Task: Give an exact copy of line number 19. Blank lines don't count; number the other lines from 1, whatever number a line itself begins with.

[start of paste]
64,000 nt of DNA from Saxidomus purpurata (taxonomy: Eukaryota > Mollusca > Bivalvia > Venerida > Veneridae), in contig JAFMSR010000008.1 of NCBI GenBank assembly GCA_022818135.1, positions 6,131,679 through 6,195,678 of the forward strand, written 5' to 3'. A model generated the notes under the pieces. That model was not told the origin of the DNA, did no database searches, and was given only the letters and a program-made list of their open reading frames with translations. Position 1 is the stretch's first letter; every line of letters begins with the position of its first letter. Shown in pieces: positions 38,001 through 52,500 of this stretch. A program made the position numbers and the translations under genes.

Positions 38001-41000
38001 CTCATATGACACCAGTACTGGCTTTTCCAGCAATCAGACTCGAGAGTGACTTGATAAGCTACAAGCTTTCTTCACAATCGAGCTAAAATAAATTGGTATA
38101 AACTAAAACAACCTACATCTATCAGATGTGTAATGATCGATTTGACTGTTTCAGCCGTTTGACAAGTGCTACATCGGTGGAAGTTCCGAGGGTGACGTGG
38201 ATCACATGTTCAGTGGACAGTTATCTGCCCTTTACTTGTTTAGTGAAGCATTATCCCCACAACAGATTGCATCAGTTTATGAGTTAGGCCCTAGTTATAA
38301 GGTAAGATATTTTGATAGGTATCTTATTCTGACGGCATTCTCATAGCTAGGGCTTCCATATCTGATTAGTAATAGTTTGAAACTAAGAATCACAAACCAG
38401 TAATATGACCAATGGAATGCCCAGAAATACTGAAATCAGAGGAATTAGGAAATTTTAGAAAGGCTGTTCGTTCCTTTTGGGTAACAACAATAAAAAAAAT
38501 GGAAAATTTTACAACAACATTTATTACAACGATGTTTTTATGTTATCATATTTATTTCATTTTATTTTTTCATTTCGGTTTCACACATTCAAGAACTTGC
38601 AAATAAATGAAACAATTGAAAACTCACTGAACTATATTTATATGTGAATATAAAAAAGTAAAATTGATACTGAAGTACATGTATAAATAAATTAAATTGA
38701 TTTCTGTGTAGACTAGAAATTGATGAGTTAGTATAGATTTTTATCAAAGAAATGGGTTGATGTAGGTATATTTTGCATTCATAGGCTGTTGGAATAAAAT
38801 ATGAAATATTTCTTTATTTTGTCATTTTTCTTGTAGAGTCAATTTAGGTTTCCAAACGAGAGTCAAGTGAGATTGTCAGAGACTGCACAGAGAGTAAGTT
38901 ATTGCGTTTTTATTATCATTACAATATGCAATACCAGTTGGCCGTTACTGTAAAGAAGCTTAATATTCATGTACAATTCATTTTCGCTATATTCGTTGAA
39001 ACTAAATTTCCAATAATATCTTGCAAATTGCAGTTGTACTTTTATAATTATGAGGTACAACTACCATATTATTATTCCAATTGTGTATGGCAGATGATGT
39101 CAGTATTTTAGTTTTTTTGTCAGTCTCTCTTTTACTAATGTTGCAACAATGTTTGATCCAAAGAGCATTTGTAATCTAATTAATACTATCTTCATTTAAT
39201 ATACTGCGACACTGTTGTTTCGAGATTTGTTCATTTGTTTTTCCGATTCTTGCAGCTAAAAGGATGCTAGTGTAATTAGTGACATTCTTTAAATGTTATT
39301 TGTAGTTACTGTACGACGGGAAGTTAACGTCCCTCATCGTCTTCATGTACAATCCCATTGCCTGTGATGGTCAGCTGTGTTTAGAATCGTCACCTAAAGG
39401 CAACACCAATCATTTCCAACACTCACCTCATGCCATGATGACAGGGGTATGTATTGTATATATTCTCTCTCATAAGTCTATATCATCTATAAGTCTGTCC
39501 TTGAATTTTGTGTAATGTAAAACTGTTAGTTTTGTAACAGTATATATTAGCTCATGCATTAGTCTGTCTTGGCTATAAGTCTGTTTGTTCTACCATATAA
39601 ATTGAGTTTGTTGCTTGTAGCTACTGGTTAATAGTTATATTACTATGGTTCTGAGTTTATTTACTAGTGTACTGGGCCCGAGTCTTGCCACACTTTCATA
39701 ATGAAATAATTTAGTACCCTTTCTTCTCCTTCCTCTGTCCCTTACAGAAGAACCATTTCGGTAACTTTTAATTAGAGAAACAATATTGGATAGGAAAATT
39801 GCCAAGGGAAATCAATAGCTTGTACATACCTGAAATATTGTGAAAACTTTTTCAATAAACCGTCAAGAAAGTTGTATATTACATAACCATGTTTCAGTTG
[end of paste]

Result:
39601 ATTGAGTTTGTTGCTTGTAGCTACTGGTTAATAGTTATATTACTATGGTTCTGAGTTTATTTACTAGTGTACTGGGCCCGAGTCTTGCCACACTTTCATA